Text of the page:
It’s hard to believe Rema was only officially introduced to the Nigerian music scene 9 months ago. The young Mavin star has spent the better part of the year performing for huge and very responsive crowds all over Nigeria and abroad. The ladies love him, and he’s been acknowledged by some of the biggest names in our industry. Dumebi, Lady, and Bad Commando have all been massive hits in Nigeria, but Iron Man seems to have made the biggest impression abroad.
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According to Rolling Stone:
‘Rema’s vocals bring to mind both classic T-Pain and pop from India; he’s almost smearing rather than singing. But when paired with the precise rhythms of Afrobeat, this becomes impressionism you can dance to.’
This review was published in a recent article where Rolling Stone listed Iron Man (a song off Rema’s first, self-titled EP) as one of the Top 50 Songs of 2019. Rolling Stone is one of the most popular magazines in America; a biweekly magazine that has been reporting on music, pop culture, and politics since 1967. By 1973, Rolling Stone was so relevant to the music industry that an American rock band, Dr. Hook & the Medicine Show, wrote a song about the magazine called The Cover of Rolling Stone, which became a Top Ten hit. The titanic influence of Rolling Stone has waned with the withering of the Baby Boomer generation, but the magazine’s shadow still looms over music history and American pop culture. To be recognized by Rolling Stone is to be acknowledged by a foreign personality as influential as Barack Obama. Interestingly, Barack Obama listed Iron Man on his summer playlist in August. Seeing Rema’s name at No. 42 caused a lot of buzz on social media that month.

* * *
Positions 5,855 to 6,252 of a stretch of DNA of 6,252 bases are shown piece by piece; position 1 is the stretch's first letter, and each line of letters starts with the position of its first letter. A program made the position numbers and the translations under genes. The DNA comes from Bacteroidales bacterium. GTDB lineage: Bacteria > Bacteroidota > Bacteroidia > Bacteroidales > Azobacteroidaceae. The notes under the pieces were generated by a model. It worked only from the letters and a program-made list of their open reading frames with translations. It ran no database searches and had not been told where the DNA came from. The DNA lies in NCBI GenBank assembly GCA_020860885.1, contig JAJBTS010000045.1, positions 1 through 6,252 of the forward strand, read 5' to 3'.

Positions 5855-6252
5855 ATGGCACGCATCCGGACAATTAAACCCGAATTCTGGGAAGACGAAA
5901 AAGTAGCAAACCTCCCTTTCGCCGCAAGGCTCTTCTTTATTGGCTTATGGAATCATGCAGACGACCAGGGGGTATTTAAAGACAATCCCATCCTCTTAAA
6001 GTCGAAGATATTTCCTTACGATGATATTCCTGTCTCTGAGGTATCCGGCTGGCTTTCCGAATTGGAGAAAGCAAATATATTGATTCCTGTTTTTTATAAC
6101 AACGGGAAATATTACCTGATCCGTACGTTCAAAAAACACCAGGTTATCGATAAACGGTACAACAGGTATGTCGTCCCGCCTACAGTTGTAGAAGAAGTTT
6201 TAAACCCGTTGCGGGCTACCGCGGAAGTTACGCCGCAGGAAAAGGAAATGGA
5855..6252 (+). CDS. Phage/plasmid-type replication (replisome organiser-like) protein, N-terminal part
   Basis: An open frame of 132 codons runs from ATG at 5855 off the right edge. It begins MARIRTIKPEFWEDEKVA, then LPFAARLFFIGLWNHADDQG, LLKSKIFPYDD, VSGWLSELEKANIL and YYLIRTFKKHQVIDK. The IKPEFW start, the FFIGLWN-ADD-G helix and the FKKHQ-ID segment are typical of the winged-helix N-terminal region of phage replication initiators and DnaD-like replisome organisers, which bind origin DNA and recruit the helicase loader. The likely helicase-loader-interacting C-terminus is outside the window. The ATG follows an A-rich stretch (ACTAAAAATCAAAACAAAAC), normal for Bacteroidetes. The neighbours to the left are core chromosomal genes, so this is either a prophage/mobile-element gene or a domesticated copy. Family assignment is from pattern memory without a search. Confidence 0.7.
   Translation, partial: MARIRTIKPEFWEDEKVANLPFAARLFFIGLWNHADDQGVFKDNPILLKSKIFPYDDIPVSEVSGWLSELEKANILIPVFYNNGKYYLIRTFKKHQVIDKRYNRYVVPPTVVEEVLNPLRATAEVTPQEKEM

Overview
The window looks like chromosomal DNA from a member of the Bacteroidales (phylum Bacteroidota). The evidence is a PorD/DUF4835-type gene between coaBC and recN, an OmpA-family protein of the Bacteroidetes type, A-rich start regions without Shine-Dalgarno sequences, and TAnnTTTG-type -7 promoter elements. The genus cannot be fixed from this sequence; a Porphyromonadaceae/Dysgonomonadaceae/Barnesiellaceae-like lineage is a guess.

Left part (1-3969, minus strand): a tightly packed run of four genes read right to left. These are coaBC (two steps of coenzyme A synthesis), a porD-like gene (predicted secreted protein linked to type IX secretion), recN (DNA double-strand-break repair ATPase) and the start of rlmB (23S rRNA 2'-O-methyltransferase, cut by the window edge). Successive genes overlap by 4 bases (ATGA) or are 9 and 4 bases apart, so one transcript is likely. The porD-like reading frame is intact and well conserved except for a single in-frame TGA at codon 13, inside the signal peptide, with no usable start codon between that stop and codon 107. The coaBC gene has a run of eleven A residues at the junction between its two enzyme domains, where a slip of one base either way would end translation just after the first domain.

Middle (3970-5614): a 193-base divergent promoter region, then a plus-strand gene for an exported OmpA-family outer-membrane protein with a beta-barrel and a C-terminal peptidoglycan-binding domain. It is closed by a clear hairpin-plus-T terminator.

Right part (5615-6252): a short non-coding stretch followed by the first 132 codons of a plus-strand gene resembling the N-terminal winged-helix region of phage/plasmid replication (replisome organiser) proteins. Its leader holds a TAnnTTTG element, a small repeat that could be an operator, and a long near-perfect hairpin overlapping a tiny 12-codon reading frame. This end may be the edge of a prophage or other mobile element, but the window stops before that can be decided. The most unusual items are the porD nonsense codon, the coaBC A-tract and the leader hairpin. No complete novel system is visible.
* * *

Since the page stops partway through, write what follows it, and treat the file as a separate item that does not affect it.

Early last year, Rema heard the song Gucci Gang by D’Prince, and decided to perform a freestyle on the beat. He sent the song to his producer, LiquidMix, and asked him to make a similar beat. When D’Prince heard Rema’s Gucci Gang freestyle, he liked it so much he invited Rema to Lagos. According to Rema, this was in February 2018. Before that time, Rema had been trapping, rapping, and dropping freestyles in Benin. Since then, Rema has introduced his own eclectic take on Afrobeats and trap with three E.P’s, contributing his quota to the rapidly changing landscape of music in Nigeria. He released his first E.P (Rema) in March, a second E.P (Rema Freestyle) in June, and a third E.P (Bad Commando) in October. That first Mavin backed release was his ticket to this present fame.
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Oris Aigbokhaevbolo, a popular music critic, has expressed suspicions that the Afrobeats vibe making Rema so popular is more from Don Jazzy’s genius ability to guide artists and give the Nigerian music industry what it wants, than from Rema himself. But Rema seems comfortable straddling trap and Afrobeats, so maybe we can just call him versatile. We should all go listen to Iron Man again and see what it is we missed. Rolling Stone says the track is like ‘warm honey over a plinking, pleasantly syncopated beat.’ That’s a 5-star review.
Featured Image Source: Rema – Youtube
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